Garry's Mod

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Garry's Mod
Gmodlogo.svg
Logo of Garry's Mod
Developer(s) Facepunch Studios[a]
Publisher(s) Valve Corporation
Programmer(s) Garry Newman
Engine Source
Platform(s) Microsoft Windows, OS X, Linux
Release date(s) Microsoft Windows
  • WW: December 24, 2004
OS X
  • WW: September 23, 2010
Linux
  • WW: June 6, 2013
Genre(s) Sandbox
Mode(s) Single-player, multiplayer

Garry's Mod (commonly abbreviated as GMod), is a sandbox physics game created by Garry Newman,[1] and developed by his company, Facepunch Studios.[2] Garry's Mod was originally a mod for Valve Corporation's Half-Life 2, but was later made into a standalone release in 2006 for Microsoft Windows, published by Valve Corporation. Later updates saw an OS X port added in 2010, and a version for Linux in 2013.

Gameplay[edit]

Screenshot from Garry's Mod showing a player posing Heavy and Soldier from Team Fortress 2

Although Garry's Mod is listed as a full game, it has no objectives and instead gives the player a sandbox to manipulate items free of restrictions like furniture, and props – various objects that players can place in-game.

Props can be selected from any installed Source engine game or from a community created collection. The Physics Gun allows objects to be picked up, adjusted, and frozen in place. The Tool Gun is a multi-purpose tool for performing tasks, such as constraining props together, creating interactive buttons, and creating controllable winches and wheels. The Tool Gun is also used to control add-ons created by the community. The game uses the Source engine's modified version of the Havok Physics Engine,[3] which allows players to build contraptions that follow the laws of physics, allowing for very real structures and experiments.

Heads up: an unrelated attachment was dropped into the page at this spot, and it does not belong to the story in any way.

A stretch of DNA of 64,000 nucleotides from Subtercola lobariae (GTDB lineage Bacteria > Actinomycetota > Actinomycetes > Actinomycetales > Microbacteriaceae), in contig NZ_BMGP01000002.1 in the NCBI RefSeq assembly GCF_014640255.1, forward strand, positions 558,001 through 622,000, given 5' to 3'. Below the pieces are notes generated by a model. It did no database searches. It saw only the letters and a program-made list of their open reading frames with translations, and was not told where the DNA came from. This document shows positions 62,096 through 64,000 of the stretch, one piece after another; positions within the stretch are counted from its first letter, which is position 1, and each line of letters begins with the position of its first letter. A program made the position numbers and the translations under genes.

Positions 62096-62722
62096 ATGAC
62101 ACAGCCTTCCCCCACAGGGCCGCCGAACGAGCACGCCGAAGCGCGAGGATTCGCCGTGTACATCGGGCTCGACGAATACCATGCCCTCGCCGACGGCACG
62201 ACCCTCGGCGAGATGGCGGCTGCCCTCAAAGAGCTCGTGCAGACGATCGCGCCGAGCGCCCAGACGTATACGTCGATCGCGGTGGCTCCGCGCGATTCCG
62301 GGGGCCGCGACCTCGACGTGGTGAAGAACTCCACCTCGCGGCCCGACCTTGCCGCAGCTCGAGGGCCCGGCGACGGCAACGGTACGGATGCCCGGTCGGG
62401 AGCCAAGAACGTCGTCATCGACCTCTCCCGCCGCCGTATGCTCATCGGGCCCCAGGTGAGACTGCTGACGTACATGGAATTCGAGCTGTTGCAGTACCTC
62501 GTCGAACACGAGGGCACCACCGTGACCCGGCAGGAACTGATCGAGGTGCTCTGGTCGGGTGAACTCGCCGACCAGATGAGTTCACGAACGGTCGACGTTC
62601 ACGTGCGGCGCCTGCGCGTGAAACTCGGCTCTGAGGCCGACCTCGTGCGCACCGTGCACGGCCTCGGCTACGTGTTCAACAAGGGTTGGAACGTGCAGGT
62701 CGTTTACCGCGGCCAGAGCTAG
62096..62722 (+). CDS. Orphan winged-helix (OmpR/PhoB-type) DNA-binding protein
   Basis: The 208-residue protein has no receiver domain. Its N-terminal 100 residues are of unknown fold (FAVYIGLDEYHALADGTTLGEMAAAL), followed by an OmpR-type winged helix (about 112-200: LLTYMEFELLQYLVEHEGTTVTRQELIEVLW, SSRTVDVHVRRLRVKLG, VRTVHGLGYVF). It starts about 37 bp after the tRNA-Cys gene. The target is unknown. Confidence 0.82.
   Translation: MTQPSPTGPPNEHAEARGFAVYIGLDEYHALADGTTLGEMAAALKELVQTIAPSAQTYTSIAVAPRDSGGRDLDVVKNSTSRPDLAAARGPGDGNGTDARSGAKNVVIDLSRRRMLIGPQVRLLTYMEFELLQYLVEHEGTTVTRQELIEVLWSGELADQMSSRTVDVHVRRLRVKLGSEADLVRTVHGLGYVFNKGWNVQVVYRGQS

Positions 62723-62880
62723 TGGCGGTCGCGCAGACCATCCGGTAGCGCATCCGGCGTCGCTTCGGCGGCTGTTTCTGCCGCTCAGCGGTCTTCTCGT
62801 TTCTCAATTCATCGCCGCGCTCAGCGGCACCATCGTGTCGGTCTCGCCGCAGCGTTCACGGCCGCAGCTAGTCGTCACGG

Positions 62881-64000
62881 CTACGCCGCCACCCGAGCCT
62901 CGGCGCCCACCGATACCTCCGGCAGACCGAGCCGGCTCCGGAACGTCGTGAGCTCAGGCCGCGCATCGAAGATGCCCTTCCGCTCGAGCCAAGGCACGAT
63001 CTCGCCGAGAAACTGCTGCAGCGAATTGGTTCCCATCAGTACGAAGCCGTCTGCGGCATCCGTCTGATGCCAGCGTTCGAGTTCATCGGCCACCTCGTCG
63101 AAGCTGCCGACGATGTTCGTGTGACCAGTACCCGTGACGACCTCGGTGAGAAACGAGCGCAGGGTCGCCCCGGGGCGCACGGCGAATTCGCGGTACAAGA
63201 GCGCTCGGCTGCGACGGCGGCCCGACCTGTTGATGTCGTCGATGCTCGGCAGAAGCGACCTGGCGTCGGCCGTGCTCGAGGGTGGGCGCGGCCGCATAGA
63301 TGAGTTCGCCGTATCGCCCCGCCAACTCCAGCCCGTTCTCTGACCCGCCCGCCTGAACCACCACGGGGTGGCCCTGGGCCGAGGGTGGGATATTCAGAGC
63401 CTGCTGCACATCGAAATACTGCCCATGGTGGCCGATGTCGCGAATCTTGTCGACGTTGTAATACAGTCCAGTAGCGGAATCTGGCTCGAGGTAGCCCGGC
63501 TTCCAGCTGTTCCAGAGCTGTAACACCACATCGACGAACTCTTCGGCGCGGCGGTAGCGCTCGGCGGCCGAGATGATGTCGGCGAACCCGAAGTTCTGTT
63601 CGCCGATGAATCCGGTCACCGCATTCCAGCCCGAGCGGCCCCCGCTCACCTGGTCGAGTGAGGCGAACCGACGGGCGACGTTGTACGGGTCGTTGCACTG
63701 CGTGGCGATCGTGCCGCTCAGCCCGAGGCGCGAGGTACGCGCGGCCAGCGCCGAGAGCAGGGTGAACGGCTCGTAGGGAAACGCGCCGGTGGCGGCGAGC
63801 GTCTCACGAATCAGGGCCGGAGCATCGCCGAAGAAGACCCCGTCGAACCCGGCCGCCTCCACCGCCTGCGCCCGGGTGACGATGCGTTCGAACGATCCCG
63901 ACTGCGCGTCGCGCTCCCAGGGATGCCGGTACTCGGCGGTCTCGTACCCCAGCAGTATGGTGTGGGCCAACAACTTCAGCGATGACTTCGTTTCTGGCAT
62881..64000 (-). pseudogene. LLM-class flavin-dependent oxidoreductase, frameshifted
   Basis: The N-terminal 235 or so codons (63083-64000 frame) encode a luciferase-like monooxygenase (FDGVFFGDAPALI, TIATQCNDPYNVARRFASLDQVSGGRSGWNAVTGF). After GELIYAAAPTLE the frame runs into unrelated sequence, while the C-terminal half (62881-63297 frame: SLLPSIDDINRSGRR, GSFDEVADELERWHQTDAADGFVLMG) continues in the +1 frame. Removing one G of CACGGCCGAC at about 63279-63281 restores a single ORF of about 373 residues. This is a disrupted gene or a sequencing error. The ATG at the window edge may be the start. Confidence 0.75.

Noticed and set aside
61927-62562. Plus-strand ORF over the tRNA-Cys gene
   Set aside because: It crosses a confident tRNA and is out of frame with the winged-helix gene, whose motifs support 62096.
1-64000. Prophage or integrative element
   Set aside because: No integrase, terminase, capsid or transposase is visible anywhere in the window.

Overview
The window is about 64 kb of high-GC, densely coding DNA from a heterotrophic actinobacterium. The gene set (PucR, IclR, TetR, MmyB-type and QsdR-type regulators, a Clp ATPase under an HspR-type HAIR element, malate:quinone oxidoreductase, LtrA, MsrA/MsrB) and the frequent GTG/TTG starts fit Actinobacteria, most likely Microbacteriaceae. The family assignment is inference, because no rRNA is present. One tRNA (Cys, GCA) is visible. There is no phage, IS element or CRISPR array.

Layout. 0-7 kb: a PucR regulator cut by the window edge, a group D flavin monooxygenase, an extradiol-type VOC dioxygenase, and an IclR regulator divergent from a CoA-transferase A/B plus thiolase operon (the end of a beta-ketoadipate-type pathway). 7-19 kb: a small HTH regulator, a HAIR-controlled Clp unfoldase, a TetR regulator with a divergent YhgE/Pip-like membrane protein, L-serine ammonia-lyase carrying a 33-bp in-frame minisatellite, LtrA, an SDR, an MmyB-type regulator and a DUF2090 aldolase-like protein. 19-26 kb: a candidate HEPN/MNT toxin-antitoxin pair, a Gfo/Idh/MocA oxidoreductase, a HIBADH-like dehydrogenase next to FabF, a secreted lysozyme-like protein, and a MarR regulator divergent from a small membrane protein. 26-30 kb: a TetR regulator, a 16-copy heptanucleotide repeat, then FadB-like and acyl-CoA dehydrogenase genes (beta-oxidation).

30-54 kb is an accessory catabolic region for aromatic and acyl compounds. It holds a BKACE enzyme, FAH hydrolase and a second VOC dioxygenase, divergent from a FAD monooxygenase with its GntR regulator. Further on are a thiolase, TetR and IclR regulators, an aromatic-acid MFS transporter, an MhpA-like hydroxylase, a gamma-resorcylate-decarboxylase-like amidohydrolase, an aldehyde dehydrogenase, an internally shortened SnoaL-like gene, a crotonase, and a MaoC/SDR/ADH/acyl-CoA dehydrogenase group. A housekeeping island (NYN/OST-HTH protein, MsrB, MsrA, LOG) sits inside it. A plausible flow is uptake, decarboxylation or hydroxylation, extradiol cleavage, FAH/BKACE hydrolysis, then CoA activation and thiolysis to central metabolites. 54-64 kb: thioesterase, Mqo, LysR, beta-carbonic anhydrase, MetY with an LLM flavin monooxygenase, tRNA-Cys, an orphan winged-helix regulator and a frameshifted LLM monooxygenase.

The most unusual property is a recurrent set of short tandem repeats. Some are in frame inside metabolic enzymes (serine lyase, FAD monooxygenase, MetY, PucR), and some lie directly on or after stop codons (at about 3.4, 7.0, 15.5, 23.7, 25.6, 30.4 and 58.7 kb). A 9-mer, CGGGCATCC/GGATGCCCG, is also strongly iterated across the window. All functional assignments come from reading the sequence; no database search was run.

Another concept in Garry's Mod is ragdoll posing. The player can instantiate a ragdoll model from a Source game and pose it using a variety of tools.[citation needed]

User-created content[edit]

Garry's Mod allows users to take advantage of the extensibility of the Source Engine through the spawn menu which enables users to spawn models and maps imported by the user. Since Garry's Mod version 9, Lua scripting has been a notable feature added to the game which allows players to run their very own scripts, which expanded potential user modifications by enabling the creation of scripted weapons, entities, vehicles, tools, gamemodes and NPCs that weren't possible in the game before.[4] Multiplayer game servers will automatically attempt to send any custom content to the client when they connect.[5] Most users prefer to download the Server Data from the Steam Workshop, although this content varies in size from a few megabytes to 6 gigabytes. Popular mods include Trouble in Terrorist Town, DarkRP, Deathrun, Jailbreak and Prop Hunt.[6]

Wiremod[edit]

Wiremod is a user-created mod that significantly expands the sandbox capabilities of the game by adding a large number of pseudo-electronic components such as microcontrollers, logic gates, buttons, radios, gyroscopes, screens, GPS modules, sensors, laser rangefinders, speed sensors and much more. Wiring these components together allows the player to create a very large variety of electronically-controlled machines. It also features Expression2 (E2) general-purpose controllers, which allow the player to program the chip with a high-level programming language to compute inputs and outputs to control a wide swathe of elements. CPU modules, which use a Low-level programming language, allow similar capabilities, as well as the capability to render graphics on a digital screen, to be able to fully simulate a virtual computer. The use of Wiremod allows the creation of very complex contraptions, and everything from virtual computers to missiles, aircraft, spaceships and space probes, robots and drones; all constructed from components available in-game without the use of modded entities.

Fretta contest[edit]